3. Keep fish numbers at a reasonable level. A pond stocked heavily with fish is more likely to have significant algae growth. Waste from fish is converted in to nitrates, which contribute greatly to the growth of algae. If you have more than a few fish in the pond, a biological filter and/or ‘bog filter’ may be necessary to achieve satisfactory results.
  4. Keep sludge and debris to a minimum. Periodically use a net or pond vacuum to clean the bottom of the pond. As sludge, dead leaves and algae break down in the pond, they promote algae growth. MuckOff contains natural bacteria and enzymes that digest sludge and help to reduce nutrients that feed algae.

Products To Control Algae in Ponds

Barley Straw Pellets or Barley Extract can be used to naturally control algae in the pond. Add it early in the spring because it takes a few weeks to begin to work. Sometimes string algae can get out of control very early in the spring or suddenly during very hot spells of weather.  Sometimes you want to get a handle on it quickly so when all else fails, Pond Balance, a product from Interpet, works wonderfully. It is not an algaecide, so it won’t harm any other plants (or even free floating algae for that matter), it works specifically on string algae. Add it in the spring and periodically through the summer. A few weeks after the initial treatments, the string algae will fall right off the rocks, liner or whatever it is growing on. Clarity Max Plus is another product that works in a similar manner in just a few treatments. ProFix a concentrated liquid algaecide, has become one of the most popular algae treatment because it works on both string algae and green water.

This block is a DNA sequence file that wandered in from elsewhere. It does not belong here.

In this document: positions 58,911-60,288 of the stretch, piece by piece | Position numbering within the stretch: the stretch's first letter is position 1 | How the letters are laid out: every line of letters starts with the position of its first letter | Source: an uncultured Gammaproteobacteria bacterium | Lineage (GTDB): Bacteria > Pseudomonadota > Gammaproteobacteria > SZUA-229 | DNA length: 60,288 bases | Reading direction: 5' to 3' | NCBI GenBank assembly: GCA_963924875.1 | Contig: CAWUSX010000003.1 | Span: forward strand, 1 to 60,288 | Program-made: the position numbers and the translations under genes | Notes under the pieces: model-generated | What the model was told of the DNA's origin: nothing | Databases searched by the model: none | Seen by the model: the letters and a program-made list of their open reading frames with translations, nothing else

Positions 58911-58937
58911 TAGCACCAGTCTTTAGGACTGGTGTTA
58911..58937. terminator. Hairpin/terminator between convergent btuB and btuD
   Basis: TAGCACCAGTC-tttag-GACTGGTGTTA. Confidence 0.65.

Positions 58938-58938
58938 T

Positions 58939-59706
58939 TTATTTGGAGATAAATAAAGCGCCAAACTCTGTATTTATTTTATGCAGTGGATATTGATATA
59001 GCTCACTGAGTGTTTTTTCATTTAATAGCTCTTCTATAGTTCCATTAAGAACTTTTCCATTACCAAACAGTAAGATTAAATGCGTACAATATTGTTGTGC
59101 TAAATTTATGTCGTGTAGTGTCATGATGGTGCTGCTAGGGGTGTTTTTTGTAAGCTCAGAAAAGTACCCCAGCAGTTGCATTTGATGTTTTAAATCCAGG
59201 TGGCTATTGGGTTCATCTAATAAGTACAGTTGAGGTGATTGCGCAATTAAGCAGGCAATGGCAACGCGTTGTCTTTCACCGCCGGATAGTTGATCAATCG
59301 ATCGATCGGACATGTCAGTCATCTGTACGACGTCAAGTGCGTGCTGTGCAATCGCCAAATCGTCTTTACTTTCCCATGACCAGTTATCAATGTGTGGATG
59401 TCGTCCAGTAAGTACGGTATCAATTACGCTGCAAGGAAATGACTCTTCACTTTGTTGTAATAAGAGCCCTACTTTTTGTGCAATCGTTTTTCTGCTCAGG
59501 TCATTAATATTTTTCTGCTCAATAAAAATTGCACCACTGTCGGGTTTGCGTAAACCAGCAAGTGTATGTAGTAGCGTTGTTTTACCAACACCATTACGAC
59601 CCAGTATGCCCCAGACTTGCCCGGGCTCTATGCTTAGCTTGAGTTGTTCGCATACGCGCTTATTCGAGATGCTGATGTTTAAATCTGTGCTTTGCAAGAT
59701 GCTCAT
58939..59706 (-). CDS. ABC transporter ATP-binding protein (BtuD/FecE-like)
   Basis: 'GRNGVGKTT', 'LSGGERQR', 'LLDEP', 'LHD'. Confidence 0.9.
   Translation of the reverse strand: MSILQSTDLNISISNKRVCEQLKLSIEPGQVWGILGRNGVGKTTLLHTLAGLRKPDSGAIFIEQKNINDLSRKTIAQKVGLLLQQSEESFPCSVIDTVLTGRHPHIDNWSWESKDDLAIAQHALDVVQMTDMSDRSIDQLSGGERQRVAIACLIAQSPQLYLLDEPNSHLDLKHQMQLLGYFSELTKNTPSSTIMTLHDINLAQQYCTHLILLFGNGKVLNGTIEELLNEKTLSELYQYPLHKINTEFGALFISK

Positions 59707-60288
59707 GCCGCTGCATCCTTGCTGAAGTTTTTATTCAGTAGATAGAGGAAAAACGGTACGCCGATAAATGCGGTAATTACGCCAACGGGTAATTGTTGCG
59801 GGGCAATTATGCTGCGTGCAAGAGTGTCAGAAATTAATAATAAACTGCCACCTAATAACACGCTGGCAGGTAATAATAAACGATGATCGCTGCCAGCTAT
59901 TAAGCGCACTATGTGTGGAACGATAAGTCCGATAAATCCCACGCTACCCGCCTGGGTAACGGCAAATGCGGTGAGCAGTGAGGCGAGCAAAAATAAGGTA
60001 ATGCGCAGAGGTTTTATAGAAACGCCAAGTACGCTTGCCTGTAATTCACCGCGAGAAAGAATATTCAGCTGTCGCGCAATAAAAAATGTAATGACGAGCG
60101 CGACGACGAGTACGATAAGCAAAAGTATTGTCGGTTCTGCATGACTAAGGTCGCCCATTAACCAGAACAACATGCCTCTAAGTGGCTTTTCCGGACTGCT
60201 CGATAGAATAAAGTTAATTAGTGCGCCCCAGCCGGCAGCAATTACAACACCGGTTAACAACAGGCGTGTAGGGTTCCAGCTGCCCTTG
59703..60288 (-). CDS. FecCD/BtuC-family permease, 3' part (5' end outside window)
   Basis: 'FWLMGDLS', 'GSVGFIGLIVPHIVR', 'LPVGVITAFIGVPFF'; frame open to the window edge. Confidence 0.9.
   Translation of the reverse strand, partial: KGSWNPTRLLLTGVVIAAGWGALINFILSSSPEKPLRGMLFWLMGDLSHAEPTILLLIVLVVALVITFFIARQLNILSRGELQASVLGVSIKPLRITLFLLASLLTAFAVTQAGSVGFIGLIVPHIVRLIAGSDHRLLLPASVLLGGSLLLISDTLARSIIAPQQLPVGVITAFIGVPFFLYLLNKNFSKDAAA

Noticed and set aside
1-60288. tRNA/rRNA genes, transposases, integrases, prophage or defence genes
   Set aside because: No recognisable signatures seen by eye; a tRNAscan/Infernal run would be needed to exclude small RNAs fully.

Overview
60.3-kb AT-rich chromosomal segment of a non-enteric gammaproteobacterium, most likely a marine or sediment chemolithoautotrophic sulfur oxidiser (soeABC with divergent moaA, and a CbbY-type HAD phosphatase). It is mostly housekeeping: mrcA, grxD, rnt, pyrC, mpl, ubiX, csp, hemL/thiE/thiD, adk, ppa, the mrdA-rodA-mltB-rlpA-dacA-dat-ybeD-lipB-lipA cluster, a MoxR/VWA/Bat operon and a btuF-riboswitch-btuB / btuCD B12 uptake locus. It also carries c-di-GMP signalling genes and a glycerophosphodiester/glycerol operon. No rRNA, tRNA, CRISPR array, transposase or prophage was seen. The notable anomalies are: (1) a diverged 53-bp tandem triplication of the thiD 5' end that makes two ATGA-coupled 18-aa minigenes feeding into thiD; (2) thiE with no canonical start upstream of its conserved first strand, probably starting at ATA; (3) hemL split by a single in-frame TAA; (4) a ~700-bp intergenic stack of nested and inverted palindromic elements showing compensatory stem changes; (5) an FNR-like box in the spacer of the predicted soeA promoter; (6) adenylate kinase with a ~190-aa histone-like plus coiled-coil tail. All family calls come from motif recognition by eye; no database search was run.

Suspended algae (pea soup green water) can sometimes also grow out of control no matter what you do.  First see our article How To Clear Green Water page for more information about controlling suspended algae, If you don’t want to use chemical and you have tried everything else, then consider installing an Ultraviolet Clarifier.

For Your Waterfall:

Sometimes it’s just your waterfall that grows a lot of algae, and the rest of the pond looks good. In this case, you don’t need to treat the whole pond, instead there are products that you can use as a spot treatment that kill algae on contact.  

  • D-Solv Oxy Pond Cleaner is a white oxygen based powder that kills algae on contact in streams and waterfalls . Simply turn off your pump, and and remove any puddles or standing water from the stream. If there are any thick gobs of algae, it is best to remove them by hand first. Generously apply the D-Solv over any algae so that it is completely covered. The D-Solv goes to work immediately, oxidizing the algae. After about 15-20 minutes, when the algae is dead, turn on your pump.  I recommend placing a fine mesh net at the bottom of the waterfall or mouth of the stream to catch any dead algae and prevent it from going into the pond. 
  • Rock & Fountain Cleaner works very much like D-Solv, except it is a liquid. This comes in handy if you have a high waterfall with a lot of vertical surfaces. It can be hard to get the D-Solv powder to stick to the vertical surface of a stone, but not the Rock & Fountain Cleaner. It come in a spray bottle for easy application to waterfalls, and other water features like basalt columns, fountains etc. Just spray it on the algae, wait 15-20 minutes and that’s it. You may need to reapply it if there is a thick mat of algae.  

Some of Our Favourite Algae Control Products